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US Treasury Secretary Janet Yellen warned on Sunday that a failure by Congress to address the debt ceiling could lead to a “constitutional crisis” and jeopardize the federal government’s creditworthiness.

Yellen expressed concerns over the potential impact on financial markets if the debt ceiling is not raised by early June, when the government may run out of cash to cover its expenses. In an interview with ABC’s “This Week,” Yellen stressed that negotiations should not occur “with a gun to the head of the American people.”

President Biden has requested Congress to raise the debt ceiling without preconditions. Last month, the Republican-controlled House of Representatives passed a bill to increase the government’s $31.4 trillion debt ceiling, but it also included extensive spending cuts over the next decade, which Biden and fellow Democrats oppose. Biden is scheduled to meet with Republican House Speaker Kevin McCarthy, Republican Senate Minority Leader Mitch McConnell, and leading congressional Democrats on Tuesday to discuss the issue.

Yellen emphasized the importance of Congress’s role in addressing the debt ceiling, stating, “It’s Congress’s job to do this. If they fail to do it, we will have an economic and financial catastrophe that will be of our own making.” She also mentioned the potential constitutional crisis, referring to the balance of powers between the executive and legislative branches under the US Constitution. Biden has maintained that he will not negotiate over the debt ceiling increase but is willing to discuss budget cuts after a new limit is established.

The US regularly sets a limit on federal borrowing, with the current ceiling being approximately 120% of the nation’s annual economic output. The debt reached this ceiling in January, and the Treasury Department has managed to keep obligations within the limit. However, by July or August, the US could face a complete halt in borrowing, potentially sending shockwaves through global financial markets as investors question the value of US bonds, which are considered safe investments and form the foundation of the world’s financial system.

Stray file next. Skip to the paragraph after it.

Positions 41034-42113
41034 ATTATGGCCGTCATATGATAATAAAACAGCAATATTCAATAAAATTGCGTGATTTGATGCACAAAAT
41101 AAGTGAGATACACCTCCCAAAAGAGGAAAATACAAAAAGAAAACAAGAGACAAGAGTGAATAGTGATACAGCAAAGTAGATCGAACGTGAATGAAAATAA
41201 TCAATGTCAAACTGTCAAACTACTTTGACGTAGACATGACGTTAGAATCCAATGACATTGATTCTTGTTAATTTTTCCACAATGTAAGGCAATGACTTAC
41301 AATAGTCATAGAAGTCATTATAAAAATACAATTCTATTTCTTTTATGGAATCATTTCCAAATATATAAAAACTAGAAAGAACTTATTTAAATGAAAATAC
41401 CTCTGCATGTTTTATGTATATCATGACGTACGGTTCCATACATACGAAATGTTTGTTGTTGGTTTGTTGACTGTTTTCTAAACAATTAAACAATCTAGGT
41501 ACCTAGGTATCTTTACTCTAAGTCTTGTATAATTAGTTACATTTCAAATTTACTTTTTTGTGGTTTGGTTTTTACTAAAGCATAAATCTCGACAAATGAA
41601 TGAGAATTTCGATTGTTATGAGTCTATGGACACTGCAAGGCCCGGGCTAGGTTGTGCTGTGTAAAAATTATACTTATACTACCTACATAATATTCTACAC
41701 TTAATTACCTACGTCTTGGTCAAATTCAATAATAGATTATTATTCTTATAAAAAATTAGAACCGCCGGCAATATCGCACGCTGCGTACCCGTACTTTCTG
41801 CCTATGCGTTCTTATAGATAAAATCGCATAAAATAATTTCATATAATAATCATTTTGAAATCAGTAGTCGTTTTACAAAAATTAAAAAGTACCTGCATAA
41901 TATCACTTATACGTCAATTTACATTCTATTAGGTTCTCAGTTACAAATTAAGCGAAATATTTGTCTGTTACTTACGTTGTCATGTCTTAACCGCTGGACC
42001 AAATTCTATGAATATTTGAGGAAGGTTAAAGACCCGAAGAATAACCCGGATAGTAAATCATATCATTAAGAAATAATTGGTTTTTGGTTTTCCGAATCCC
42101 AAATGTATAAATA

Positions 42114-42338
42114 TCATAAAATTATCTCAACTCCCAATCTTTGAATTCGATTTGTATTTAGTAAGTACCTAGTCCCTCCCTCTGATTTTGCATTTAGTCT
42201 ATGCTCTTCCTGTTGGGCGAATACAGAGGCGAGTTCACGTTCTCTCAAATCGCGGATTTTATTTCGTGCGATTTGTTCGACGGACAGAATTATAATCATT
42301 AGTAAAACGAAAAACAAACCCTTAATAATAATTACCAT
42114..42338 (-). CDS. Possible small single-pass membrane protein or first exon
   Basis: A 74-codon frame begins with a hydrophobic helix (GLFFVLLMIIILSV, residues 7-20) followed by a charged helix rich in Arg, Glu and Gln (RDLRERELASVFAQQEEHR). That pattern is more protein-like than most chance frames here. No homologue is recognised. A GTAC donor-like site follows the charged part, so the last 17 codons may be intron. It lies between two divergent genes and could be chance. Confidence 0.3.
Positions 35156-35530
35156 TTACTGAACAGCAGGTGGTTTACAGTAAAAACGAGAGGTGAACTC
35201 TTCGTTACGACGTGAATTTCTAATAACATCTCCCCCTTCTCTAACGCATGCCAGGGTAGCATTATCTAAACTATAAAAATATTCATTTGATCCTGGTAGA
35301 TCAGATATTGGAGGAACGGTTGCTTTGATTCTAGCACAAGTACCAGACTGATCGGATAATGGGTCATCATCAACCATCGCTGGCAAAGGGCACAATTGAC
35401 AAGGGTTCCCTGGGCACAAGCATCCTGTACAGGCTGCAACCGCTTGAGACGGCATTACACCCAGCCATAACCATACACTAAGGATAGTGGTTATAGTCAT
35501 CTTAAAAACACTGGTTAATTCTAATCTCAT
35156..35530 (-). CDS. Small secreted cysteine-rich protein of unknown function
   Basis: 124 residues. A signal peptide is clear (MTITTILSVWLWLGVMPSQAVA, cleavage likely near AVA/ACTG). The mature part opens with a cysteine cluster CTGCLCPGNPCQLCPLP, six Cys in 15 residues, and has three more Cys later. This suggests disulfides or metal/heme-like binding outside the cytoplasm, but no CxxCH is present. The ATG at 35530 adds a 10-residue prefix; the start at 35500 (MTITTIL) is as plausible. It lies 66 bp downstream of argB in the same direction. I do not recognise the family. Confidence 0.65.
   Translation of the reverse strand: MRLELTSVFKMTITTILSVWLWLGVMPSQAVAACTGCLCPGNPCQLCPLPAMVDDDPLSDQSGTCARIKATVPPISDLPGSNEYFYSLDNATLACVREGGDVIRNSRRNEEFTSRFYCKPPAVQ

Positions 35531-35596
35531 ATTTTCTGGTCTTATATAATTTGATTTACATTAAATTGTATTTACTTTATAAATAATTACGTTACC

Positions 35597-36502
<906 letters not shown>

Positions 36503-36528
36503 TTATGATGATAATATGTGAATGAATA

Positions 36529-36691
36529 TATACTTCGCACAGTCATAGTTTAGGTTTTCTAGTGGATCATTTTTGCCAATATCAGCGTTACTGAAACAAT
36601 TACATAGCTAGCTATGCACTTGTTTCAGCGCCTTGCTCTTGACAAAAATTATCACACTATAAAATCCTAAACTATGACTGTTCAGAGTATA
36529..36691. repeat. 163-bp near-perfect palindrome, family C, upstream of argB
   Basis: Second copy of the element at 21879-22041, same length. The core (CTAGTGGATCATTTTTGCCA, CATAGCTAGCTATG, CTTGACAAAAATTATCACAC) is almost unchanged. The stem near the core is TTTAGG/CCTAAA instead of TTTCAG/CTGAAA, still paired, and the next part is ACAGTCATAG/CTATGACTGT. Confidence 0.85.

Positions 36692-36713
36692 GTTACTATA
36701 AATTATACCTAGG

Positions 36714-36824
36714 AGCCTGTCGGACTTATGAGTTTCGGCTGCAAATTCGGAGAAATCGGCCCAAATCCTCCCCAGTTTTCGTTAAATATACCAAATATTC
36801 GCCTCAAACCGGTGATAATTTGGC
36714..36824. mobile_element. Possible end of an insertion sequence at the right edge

The House-passed bill proposes spending reductions to 2022 levels, with a 1% annual growth cap, a repeal of some tax incentives for renewable energy, and stricter work requirements for certain anti-poverty programs. Democratic Senate Majority Leader Chuck Schumer has initiated steps towards a vote on a bill to suspend the government’s debt limit for two years without conditions, but Senate and House Republicans have expressed opposition. Schumer would need support from at least nine Republicans to reach the 60-vote threshold required to advance the legislation.


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